The power to influence emotions with colors and patterns is a tool that humans have been using for a long time. A case in point is the menagerie of prehistoric mammals painted on the cave walls in Lascaux, France. After 30,000 years, this Paleolithic exhibit still elicits deep emotion in the speechless and open-jawed faces of those fortunate enough visit the caves. It's fun to speculate if those Paleolithic artists, with their hues of red ochre, ever gave a moment's thought to the legacy of their handiwork. Who knows?
The point is that color and patterns profoundly affect how we feel about ourselves and our environment. We designers know this well. We know that certain combinations of colors and patterns can be prescriptive or even therapeutic. We also know that our perception of color can vary wildly, depending on the availability and type of lighting, e.g. natural, ambient, fluorescent, etc.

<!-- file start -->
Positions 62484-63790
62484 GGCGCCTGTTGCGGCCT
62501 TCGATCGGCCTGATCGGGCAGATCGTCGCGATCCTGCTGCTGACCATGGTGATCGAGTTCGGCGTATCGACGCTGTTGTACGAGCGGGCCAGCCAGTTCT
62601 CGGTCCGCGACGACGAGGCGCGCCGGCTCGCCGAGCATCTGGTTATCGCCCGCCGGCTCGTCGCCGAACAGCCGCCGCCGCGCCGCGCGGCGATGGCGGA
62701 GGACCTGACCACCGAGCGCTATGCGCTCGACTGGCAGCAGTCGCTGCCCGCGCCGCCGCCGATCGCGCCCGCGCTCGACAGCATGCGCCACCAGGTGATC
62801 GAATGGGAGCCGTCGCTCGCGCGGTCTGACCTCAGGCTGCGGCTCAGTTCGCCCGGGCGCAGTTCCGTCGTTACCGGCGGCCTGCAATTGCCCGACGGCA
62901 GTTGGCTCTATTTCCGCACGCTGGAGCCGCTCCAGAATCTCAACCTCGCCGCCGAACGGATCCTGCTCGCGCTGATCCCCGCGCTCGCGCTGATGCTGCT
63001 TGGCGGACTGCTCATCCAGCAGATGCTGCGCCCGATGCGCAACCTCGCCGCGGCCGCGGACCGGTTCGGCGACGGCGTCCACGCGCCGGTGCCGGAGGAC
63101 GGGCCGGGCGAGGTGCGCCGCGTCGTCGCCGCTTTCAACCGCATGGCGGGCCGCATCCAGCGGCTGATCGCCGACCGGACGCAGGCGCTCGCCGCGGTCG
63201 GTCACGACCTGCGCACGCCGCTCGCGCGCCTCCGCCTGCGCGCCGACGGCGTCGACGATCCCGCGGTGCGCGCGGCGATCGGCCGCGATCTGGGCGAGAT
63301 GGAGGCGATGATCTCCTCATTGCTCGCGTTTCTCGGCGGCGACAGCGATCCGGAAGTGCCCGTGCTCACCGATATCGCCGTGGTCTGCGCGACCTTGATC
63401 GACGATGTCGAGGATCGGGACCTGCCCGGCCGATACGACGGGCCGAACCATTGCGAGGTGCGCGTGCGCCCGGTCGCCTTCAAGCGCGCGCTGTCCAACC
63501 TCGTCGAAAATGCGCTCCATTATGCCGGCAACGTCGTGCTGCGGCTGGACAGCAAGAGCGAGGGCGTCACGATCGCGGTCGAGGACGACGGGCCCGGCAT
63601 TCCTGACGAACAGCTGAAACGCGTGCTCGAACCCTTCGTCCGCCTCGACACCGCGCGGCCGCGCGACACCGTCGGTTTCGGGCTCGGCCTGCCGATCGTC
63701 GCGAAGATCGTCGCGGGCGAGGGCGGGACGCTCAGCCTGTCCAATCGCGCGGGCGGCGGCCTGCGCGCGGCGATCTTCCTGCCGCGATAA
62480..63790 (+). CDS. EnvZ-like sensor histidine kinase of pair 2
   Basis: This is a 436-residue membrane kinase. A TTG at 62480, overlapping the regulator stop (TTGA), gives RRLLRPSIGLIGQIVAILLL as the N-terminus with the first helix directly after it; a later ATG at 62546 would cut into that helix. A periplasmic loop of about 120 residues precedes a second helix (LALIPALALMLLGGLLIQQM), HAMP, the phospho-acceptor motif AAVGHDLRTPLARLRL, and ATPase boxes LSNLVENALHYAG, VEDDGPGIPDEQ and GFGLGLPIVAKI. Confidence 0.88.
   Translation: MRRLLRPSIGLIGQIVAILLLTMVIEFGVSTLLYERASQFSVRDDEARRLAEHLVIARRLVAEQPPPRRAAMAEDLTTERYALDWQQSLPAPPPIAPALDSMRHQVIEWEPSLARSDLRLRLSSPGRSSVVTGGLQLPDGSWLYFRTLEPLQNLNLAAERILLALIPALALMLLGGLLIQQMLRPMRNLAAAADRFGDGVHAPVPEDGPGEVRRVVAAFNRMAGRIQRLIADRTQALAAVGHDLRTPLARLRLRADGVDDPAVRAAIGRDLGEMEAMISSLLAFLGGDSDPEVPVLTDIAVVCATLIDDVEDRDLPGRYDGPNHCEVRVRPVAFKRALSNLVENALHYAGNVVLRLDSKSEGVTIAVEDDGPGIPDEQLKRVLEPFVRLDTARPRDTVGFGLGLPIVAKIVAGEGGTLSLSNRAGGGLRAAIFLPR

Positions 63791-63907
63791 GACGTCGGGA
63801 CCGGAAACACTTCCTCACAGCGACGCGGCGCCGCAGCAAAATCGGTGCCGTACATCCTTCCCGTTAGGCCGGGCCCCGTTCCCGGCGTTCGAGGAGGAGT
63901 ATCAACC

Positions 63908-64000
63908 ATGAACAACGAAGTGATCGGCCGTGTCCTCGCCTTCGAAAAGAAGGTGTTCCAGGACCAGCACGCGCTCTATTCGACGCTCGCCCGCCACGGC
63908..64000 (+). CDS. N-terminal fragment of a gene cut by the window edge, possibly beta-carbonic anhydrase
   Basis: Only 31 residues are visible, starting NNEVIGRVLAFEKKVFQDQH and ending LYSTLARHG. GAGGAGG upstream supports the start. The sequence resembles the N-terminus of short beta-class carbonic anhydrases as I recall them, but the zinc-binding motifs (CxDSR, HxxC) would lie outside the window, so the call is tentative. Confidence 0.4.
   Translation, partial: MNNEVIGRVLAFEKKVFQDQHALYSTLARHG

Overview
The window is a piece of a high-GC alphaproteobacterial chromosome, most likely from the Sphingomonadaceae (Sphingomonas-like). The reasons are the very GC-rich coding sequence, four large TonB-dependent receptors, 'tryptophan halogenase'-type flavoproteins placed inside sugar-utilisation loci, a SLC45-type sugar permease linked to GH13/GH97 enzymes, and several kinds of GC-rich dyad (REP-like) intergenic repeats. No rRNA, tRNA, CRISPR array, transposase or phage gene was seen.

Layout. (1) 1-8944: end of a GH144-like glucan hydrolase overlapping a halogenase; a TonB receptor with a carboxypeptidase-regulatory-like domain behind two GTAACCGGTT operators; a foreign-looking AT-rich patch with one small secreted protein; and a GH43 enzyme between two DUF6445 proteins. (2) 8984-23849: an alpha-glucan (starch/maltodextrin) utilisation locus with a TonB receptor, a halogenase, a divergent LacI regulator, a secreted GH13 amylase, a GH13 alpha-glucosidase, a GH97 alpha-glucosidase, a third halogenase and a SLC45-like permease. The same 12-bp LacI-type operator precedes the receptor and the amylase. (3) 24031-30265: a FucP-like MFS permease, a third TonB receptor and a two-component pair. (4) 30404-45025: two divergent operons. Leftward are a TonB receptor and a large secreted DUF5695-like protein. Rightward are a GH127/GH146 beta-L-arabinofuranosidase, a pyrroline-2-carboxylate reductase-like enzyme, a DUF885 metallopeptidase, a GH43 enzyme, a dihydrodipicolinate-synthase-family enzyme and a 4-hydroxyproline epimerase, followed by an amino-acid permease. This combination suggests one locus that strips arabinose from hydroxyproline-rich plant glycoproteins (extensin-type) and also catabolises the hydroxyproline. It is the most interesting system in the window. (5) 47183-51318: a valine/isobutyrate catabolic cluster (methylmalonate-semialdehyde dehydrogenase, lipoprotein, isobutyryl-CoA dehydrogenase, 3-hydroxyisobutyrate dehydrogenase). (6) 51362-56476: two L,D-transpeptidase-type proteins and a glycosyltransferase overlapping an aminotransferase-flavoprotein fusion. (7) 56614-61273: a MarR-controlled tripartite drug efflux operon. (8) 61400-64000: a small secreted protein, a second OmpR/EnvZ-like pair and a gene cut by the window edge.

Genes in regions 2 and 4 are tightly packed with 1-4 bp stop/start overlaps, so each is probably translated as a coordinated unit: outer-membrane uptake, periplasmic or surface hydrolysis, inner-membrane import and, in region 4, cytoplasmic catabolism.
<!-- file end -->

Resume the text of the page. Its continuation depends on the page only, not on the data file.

Color is, after all, a science; a narrow slice of the visual spectrum of light. As a designer, however, I am trained to select colors and develop pattern schemes that are appropriate to a given space. These "finishes" usually take the form of paint, wall coverings, and floor coverings, including carpet or LVT with custom patterns. Once approved by the client, they are incorporated into the design and added to the drawings with precise instructions, specifications and schedules.
Relatively speaking, Interior Design is a new discipline. Color theory, however, is as old has humanity, itself. That being said, I think it's safe to assume that the psychology of color was as important to the artists at Lascaux as it is for us today.
The use of expressive colors is felt to be one of the basic elements of the modern mentality,
an historical necessity, beyond choice. -- Henri Matisse